The 1986 World Exposition on Transportation and Communication, or simply Expo ’86, was a World’s Fair held in Vancouver, British Columbia, Canada from Friday, May 2 until Monday, October 13, 1986. The fair, the theme of which was “Transportation and Communication: World in Motion – World in Touch”, coincided with Vancouver’s centennial and was held on the north shore of False Creek. It was the second time that Canada held a World’s Fair, the first being Expo 67 in Montreal (during the Canadian Centennial). It was also the third World’s Fair to be held in the Pacific Northwest in the last 26 years as of 1986 and as of 2014 it still stands as the latest World’s Fair to be held in North America.
At the time the Social Credit Party was in power in BC. Bill Bennett was Premier, following in the footsteps of his father, longtime Premier W.A.C Bennett, aka, “Wacky Bennett.” There was a great deal of labour unrest in the province at the time: strikes, rallies, rhetoric flying back and forth between the provincial labour leaders and the government of the day. Teachers were pissed off. The lumber industry was in turmoil. Shut downs threatened the peace and stability of the corporations of the province.
I was teaching a political philosophy class and we were early in the term studying “The Prince” by Machiavelli. I set as a paper topic an essay – “Imagine the ghost of Machiavelli is speaking through you to a modern day Prince who is losing political support in his region, and facing serious difficulties from teachers, and workers of all stripes. There is fear that he may lose power. You (as Machiavelli) are to give political advice to the “prince” that will enable him to stay in power and calm his subjects.”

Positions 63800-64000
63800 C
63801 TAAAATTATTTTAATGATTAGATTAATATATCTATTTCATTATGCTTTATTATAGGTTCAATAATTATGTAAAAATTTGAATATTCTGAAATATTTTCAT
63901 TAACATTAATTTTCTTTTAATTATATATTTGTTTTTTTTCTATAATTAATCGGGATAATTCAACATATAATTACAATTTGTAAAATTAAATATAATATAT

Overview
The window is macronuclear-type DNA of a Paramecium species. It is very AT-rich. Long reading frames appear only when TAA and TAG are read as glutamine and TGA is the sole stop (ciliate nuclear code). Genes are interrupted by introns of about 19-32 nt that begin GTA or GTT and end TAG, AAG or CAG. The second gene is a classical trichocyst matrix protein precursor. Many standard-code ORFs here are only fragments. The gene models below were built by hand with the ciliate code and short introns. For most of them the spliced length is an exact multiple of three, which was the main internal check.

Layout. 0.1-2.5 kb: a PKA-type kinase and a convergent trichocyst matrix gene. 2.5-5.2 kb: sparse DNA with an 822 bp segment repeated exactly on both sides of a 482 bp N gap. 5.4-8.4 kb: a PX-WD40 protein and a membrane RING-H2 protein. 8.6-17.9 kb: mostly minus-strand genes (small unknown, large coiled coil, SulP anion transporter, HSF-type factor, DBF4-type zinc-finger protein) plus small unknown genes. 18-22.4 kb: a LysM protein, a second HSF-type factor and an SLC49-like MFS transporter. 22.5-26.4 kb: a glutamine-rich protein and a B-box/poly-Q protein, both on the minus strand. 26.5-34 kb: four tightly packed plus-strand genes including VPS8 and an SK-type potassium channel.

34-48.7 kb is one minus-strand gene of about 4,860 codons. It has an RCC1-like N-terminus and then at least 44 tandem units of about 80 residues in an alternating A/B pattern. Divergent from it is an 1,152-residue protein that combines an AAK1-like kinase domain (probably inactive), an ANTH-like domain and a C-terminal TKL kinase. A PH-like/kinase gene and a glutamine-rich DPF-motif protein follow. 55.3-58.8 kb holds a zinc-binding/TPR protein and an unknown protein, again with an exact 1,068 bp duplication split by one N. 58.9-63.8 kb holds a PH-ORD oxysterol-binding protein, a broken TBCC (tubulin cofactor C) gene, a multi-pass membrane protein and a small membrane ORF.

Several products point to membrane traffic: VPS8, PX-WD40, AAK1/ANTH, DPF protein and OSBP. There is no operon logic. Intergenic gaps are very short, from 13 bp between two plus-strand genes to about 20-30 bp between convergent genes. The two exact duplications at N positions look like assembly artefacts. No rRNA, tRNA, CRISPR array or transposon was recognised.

A couple of days after handing out the assignment I received a phone call from a colleague at the college who told me that I was in trouble. “I was on a tour with the local Socred Party leaders and someone was handing out your assignment to everyone. Most of the folks were angry feeling you were out of line to be suggesting that their leader was a prince, was losing support, needed advice on how to stay in power and so forth.”
Soon I received a phone call from the president, Bruce Fraser. Dr. Fraser told me that the College Board had discussed my assignment and were unhappy and wanted to teach me a lesson. I explained my approach. He asked if he could attend the class. “Of course,” said I, “it’s one of those three hour night classes so be prepared.”
He came to class. I had marked those papers and selected three or four to be read in class. Students read their papers. To rounds of applause. All of them connected Expo 86 to the advice given by Machiavelli: “In trouble, dear Prince ? host a tournament or a large fair.” And more than just the Fair; they had read the text closely and related it to present day beautifully.
After the readings and the applause I introduced Bruce Fraser who thanked the students for letting him participate, told them and me what the Board was up to, and expressed deep support for academic freedom and specifically for me and my assignment. He reported that he came to class so that he could defend the assignment with first-hand experience.
He got a round of applause. I was proud to be associated with Bruce and with Malaspina University-College.